An Israeli Assessment: Conventional Military Threats Have Diminished
Speaking on background this week, a senior Israeli official said that the threat of conventional war against Israel had fallen sharply due to instability in the Arab world.
The official predicted that the 22 members of the Arab League would split into 28 to 30 countries during the next five years as the so-called Arab Spring turns out to be an "Islamist winter." Those who expected a democratic resurgence after the Arab revolts of 2011, he argued, "have no understanding of history and no understanding of the social circumstances of Arab countries. It isn't like Eastern Europe after the fall of Communism. Eastern Europe had the experience of democracy between the wars, and it also had a great culture. Above all, it didn't have a political religion dedicated to conquest."
What the official characterized as "the implosion of the Arab world" would make it much harder for Arab countries to mount a conventional threat against the Jewish state, he said. "Between the alternative of having our enemies divided or united, we prefer to have them divided," he added. "The states put together after World War I by Mr. Sykes and Mr. Picot won't hold together. We are finding out that Arab countries aren't really countries in the first place. Libya turns out to be not a country, but a collection of 140 tribes. And we hardly need talk about what is happening in Syria."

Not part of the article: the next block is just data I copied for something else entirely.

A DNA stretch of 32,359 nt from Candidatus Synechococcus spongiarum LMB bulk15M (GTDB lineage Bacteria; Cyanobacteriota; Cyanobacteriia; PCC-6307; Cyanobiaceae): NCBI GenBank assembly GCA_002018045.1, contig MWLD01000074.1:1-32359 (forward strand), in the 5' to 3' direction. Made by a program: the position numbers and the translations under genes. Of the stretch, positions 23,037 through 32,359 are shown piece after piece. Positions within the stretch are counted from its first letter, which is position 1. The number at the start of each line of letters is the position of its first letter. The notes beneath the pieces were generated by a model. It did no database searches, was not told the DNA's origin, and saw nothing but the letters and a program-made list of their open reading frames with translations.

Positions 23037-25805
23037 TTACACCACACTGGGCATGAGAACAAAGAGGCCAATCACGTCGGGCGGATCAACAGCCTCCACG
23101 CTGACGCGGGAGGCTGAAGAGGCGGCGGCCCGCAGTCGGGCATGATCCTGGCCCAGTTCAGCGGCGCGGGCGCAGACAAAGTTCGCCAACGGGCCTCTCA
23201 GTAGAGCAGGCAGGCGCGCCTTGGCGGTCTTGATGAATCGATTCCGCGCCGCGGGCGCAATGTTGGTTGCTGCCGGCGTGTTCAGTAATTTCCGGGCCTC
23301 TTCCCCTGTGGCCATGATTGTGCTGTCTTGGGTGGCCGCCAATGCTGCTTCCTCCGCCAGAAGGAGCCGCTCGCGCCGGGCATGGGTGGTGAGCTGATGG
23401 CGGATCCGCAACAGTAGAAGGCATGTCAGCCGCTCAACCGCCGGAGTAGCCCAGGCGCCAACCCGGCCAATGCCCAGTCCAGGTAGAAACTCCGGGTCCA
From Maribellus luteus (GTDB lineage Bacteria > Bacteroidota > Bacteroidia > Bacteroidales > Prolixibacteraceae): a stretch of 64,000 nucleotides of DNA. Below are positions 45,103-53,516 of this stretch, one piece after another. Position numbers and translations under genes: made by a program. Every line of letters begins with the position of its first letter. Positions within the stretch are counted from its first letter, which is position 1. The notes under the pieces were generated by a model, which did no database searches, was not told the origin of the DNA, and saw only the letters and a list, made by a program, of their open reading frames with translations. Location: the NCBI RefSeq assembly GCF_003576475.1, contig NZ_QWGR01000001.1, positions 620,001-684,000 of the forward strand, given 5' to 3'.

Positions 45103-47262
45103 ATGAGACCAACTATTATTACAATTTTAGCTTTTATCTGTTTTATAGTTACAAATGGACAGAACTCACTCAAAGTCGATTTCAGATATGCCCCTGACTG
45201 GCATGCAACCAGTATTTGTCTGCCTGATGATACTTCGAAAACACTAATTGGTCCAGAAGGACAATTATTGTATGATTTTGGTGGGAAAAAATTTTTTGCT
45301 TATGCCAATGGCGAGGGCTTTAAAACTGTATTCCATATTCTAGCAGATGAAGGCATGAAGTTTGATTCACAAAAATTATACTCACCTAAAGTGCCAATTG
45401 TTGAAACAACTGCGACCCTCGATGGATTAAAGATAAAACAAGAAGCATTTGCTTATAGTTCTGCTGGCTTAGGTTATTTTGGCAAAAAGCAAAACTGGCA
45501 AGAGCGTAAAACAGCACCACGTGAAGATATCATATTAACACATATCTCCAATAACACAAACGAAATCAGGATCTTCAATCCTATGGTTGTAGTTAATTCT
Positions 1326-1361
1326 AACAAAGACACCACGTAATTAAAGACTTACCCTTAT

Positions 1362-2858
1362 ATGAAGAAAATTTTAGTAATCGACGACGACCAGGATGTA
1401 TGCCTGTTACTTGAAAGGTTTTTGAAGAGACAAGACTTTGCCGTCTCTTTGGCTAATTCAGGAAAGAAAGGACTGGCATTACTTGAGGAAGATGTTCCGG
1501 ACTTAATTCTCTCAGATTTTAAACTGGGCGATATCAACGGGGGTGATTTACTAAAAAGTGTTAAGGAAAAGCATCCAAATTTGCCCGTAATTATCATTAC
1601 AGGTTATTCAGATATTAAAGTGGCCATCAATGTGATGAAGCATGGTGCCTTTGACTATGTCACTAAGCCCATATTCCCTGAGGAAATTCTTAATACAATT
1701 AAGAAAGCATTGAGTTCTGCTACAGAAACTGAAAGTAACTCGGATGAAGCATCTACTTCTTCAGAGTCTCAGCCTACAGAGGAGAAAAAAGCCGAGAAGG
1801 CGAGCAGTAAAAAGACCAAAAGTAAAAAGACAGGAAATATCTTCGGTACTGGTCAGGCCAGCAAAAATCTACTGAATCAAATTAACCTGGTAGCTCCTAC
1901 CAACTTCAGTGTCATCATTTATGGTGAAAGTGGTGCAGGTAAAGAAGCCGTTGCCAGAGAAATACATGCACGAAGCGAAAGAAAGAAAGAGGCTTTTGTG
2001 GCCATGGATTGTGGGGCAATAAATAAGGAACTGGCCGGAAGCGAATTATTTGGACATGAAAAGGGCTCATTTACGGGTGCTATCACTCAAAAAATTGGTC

He added, "The clout of the Arab League is falling, and Arab oil is becoming less important." After the 1967 war, he observed, the Arabs consoled themselves for their defeat by asserting that time was on their side. "Now, no-one can say that time is on the side of the Arabs. They are in danger of disintegration. Time is on nobody's side. Time is on the side of whoever prepares best for the future."